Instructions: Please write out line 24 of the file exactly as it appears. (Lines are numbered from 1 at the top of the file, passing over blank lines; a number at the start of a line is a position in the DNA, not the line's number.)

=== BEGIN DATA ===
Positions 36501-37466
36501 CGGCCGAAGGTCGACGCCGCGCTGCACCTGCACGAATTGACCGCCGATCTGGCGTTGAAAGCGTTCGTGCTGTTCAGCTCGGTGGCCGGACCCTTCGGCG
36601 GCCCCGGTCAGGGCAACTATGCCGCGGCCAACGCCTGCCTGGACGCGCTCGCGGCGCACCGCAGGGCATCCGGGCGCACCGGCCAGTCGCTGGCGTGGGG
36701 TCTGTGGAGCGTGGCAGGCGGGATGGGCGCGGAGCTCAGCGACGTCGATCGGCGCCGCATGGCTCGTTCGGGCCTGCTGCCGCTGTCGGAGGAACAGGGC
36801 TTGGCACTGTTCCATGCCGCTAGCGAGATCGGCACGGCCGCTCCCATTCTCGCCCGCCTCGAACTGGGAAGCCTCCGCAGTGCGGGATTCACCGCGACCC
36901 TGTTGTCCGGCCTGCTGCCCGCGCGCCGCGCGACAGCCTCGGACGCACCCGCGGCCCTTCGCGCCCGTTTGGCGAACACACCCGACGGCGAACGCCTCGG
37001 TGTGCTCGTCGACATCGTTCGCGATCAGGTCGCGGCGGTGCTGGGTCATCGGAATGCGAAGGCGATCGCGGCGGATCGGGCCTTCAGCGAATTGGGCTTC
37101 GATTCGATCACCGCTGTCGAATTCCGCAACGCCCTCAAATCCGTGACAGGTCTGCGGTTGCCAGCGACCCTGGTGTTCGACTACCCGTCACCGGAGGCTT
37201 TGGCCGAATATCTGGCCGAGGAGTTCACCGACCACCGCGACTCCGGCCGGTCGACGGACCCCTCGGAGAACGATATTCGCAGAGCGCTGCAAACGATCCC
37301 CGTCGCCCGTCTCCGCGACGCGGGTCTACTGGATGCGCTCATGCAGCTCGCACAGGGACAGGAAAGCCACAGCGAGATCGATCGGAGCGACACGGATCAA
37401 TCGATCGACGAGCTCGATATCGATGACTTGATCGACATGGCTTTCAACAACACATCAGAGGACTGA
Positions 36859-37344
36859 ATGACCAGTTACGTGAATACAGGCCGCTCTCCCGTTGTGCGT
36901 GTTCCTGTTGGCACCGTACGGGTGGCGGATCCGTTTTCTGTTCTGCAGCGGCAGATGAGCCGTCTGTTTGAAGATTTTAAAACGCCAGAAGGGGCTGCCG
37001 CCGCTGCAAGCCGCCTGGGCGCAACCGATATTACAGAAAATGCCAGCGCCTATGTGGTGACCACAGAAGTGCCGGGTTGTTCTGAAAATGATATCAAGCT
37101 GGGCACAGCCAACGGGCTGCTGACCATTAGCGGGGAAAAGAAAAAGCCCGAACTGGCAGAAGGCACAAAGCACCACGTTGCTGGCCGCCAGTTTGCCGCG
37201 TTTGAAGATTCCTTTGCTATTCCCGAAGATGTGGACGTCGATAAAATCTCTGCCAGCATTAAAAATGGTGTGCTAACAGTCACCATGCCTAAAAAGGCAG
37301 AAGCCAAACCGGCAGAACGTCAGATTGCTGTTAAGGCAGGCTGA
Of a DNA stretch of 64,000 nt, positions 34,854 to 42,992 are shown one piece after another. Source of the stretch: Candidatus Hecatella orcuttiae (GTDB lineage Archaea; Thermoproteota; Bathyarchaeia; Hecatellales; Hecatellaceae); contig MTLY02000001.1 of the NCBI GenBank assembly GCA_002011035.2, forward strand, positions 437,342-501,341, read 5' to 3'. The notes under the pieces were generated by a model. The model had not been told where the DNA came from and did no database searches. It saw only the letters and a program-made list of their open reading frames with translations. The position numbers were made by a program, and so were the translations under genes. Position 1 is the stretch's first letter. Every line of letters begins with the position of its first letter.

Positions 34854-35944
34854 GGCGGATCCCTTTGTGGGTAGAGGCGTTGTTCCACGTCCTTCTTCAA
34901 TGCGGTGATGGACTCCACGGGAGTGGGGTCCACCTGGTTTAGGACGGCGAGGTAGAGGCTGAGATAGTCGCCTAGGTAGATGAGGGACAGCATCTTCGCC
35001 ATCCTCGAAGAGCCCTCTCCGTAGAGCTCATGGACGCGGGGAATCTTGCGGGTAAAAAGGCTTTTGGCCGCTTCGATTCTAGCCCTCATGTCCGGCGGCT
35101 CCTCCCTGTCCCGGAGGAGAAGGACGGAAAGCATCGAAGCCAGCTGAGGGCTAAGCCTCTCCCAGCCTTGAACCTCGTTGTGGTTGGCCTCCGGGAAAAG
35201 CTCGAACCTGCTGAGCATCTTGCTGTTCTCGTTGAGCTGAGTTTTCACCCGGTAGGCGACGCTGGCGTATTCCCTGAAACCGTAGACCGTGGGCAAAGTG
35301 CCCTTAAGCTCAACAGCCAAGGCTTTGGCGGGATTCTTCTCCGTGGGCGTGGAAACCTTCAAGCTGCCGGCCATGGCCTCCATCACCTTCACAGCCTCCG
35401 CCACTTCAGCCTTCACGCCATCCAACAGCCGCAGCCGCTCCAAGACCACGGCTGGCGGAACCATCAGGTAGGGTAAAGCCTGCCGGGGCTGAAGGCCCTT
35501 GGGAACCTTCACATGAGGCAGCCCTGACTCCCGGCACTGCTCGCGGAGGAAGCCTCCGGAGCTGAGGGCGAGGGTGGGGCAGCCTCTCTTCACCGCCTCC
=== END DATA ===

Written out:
35101 CCTCCCTGTCCCGGAGGAGAAGGACGGAAAGCATCGAAGCCAGCTGAGGGCTAAGCCTCTCCCAGCCTTGAACCTCGTTGTGGTTGGCCTCCGGGAAAAG